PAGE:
The ACLU of Maryland joined the Public Defender Service for the District of Columbia in filing an amicus brief in the case of King v. State of Maryland, concerning the constitutionality of Maryland's expanded DNA collection law mandating DNA to be collected without a warrant upon arrest, as opposed to on conviction, for certain crimes. The ACLU believes that the warrantless collection of DNA -- the repository of our most intimate genetic information -- infringes upon the privacy rights as well as Fourth Amendment rights of arrestees. The ACLU is also concerned that the resulting DNA databank will disproportionately contain the private genetic information of minorities and the poor. We believe that DNA is not the same as a fingerprint, because it reveals far more information about the person, and that it should not be collected without a warrant.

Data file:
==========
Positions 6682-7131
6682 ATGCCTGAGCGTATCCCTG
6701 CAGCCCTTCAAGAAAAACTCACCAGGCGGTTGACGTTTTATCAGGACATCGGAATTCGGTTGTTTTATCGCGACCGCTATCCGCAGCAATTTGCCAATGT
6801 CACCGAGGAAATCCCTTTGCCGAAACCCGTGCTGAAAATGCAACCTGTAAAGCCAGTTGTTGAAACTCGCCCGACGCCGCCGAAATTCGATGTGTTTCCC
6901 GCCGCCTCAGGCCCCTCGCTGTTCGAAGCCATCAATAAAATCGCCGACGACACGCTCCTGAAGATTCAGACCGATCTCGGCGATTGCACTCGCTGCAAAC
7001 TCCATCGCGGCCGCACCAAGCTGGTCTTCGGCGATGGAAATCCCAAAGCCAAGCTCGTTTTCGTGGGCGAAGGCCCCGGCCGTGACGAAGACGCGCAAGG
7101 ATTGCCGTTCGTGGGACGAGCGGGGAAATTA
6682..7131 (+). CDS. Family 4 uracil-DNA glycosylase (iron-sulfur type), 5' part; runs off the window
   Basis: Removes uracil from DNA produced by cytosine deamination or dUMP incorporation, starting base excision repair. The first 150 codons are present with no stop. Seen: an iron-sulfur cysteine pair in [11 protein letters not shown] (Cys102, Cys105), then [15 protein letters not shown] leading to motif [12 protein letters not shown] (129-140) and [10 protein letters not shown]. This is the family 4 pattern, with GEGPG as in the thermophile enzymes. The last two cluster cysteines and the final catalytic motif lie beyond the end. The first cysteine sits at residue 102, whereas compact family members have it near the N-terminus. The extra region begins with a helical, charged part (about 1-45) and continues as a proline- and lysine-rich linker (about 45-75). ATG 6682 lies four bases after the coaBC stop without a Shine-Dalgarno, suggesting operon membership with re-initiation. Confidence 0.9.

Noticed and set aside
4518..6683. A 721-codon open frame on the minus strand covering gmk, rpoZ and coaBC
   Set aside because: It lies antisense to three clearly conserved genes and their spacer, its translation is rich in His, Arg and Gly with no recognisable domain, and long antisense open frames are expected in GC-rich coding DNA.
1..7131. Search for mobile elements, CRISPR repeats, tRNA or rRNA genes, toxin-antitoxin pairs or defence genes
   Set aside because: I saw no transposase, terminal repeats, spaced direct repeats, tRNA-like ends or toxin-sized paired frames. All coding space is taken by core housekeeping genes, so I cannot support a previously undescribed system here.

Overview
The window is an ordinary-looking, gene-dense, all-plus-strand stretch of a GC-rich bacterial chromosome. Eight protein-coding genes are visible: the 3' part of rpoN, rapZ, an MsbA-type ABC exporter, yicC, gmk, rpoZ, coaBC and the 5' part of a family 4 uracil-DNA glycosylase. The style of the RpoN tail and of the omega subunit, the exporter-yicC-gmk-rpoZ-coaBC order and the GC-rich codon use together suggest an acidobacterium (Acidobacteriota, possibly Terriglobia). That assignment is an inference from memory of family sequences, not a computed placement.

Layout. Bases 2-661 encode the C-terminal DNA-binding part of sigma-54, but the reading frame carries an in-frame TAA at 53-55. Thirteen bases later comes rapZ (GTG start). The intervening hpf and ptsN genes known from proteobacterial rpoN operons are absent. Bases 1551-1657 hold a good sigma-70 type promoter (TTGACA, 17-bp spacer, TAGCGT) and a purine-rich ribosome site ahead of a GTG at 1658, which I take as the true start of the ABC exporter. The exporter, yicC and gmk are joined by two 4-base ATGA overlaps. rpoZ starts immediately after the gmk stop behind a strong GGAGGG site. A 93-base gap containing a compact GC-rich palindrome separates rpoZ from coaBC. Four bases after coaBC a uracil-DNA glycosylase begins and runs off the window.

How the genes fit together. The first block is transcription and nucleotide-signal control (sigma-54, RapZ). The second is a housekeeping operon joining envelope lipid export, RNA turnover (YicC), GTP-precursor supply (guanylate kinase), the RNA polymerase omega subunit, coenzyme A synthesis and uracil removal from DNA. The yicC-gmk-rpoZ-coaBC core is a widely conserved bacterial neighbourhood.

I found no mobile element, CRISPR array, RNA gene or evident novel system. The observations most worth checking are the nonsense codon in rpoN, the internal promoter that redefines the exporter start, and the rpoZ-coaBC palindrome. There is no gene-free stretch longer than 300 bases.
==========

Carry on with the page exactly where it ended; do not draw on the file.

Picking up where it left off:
On April 24, 2012, the Maryland Court of Appeals held that Maryland's mandatory collection of DNA upon arrest was unconstitutional. On November 9, 2012, the U.S. Supreme Court agreed to hear an appeal from the Maryland Court of Appeals decision. 

Amicus Brief by Public Defender Service for the District of Columbia and the American Civil Liberties Union of Maryland 

Learn more about the ACLU of Northern California's lawsuit, Haskell v. Harris, which seeks to stop California's policy of mandating that DNA is collected from anyone arrested for a felony, whether or not they are ever charged or convicted. 


David Rocah, staff attorney, ACLU of Maryland

Date filed

November 27, 2012